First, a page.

Conclusion: We observed socioeconomic variations in management and survival in patients diagnosed as having lung cancer in South East England between 2006 and 2008, differences which could not fully be explained by social differences in stage at diagnosis, co-morbidity and treatment. The survival observed in the most affluent group should set the target for what is achievable for all lung cancer patients, managed in the same healthcare system.

No MeSH data available.


Related in: MedlinePlus

Estimated mortality rates by socioeconomic quintile (allowing socioeconomic quintile to vary by follow-up) and the HR between the most deprived versus the most affluent patients within 12 months of diagnosis by tumour subgroups using flexible parametric models. (A) Early-stage non-small-cell lung cancer (NSCLC) (mortality rate). (B) Stage III disease (mortality rate). (C) Advanced disease or small-cell lung cancer (SCLC) (mortality rate). (D) Early-stage NSCLC (HR). (E) Stage III disease (HR). (F) Advanced disease or SCLC (HR).
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fig2: Estimated mortality rates by socioeconomic quintile (allowing socioeconomic quintile to vary by follow-up) and the HR between the most deprived versus the most affluent patients within 12 months of diagnosis by tumour subgroups using flexible parametric models. (A) Early-stage non-small-cell lung cancer (NSCLC) (mortality rate). (B) Stage III disease (mortality rate). (C) Advanced disease or small-cell lung cancer (SCLC) (mortality rate). (D) Early-stage NSCLC (HR). (E) Stage III disease (HR). (F) Advanced disease or SCLC (HR).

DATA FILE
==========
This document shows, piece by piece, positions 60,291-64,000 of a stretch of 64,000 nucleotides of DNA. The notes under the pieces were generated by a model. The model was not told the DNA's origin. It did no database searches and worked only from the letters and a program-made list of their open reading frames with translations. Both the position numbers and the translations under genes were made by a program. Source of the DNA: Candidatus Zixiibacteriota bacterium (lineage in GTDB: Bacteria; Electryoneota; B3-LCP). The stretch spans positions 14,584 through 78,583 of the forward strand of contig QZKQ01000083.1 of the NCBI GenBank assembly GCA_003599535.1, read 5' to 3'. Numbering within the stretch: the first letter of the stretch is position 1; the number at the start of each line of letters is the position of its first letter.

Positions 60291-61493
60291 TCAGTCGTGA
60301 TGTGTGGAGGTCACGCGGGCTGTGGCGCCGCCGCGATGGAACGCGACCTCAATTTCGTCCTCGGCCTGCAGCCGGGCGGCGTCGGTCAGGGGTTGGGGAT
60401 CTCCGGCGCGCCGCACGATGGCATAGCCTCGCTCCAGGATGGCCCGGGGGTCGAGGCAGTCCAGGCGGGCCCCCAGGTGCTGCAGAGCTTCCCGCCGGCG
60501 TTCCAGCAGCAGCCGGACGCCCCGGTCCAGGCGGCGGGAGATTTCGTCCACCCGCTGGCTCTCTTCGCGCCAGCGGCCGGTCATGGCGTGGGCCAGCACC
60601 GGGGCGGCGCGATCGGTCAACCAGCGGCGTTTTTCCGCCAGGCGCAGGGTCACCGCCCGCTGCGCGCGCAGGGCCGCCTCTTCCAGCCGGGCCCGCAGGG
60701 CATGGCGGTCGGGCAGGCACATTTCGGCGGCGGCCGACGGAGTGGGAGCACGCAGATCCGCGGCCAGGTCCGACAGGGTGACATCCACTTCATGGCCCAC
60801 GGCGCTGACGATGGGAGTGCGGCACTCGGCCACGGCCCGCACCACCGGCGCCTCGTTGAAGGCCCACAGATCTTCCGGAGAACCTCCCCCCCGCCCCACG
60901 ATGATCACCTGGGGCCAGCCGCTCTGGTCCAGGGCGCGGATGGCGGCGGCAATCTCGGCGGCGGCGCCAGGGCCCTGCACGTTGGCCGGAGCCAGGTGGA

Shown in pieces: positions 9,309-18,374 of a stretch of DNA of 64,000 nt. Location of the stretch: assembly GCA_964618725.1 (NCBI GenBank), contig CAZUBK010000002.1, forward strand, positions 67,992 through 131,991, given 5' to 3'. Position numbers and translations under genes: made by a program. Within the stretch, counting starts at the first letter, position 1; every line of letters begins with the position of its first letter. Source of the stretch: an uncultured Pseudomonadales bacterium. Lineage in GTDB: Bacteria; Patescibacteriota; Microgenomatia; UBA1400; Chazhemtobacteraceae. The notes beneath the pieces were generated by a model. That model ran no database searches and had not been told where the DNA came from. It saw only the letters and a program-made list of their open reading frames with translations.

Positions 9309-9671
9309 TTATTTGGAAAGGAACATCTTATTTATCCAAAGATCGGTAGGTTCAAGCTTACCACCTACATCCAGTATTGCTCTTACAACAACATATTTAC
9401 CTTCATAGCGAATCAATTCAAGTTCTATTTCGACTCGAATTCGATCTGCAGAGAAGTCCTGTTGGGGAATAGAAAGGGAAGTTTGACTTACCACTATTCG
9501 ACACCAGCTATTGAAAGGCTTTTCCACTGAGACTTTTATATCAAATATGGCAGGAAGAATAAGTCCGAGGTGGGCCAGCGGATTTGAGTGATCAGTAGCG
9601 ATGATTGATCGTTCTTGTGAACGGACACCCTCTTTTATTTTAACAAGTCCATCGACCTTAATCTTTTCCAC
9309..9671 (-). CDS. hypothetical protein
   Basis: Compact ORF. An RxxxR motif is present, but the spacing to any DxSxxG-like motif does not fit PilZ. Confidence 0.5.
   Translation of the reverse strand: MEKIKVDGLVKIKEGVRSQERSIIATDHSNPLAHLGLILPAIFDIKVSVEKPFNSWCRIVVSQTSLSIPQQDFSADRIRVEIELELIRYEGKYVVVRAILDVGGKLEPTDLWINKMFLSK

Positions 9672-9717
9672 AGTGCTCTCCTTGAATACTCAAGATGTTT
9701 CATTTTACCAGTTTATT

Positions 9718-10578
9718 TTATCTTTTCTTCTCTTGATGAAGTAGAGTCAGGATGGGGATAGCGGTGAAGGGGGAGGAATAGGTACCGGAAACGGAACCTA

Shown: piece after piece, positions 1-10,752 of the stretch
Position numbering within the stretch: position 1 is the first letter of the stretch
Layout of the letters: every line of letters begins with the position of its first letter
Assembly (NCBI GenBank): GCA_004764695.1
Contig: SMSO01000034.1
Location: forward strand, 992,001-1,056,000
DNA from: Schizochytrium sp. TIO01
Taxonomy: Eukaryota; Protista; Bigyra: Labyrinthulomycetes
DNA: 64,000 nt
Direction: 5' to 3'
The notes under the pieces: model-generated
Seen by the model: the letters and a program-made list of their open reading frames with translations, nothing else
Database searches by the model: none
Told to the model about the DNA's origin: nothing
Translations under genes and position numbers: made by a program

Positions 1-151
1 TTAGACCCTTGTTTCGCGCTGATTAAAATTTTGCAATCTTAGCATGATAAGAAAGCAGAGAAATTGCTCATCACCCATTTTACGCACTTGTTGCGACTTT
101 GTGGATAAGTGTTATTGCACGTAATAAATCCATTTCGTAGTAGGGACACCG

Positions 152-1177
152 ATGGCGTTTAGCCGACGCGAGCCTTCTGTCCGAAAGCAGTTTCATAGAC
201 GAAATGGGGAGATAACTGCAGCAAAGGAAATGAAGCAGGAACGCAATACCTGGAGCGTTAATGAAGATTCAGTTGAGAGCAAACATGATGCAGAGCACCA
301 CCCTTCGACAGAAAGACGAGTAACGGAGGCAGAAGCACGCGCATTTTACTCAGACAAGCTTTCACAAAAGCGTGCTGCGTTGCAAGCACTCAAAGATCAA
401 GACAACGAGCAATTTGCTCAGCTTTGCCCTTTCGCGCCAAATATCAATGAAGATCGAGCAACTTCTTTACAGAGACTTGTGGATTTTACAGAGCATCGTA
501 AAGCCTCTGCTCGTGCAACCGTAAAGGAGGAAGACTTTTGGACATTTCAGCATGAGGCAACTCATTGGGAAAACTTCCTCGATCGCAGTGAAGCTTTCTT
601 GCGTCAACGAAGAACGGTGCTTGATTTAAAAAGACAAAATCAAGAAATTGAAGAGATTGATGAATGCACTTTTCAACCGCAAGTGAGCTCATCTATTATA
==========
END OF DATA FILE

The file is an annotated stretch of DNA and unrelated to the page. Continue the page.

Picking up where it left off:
Mentions: Figure 2 illustrates the variation in overall mortality rates by time since diagnosis in the five socioeconomic quintiles and the variation of HRs between the most deprived and the most affluent group. In early-stage non-small-cell lung cancer, socioeconomic variations in the mortality rates were most pronounced in the first months after diagnosis, but the differences persisted 12 months after diagnosis. A HR of approximately 1.4 between the most deprived and the most affluent group remained constant during the follow-up.


Social differences in lung cancer management and survival in South East England: a cohort study.

Berglund A, Lambe M, Lüchtenborg M, Linklater K, Peake MD, Holmberg L, Møller H - BMJ Open (2012)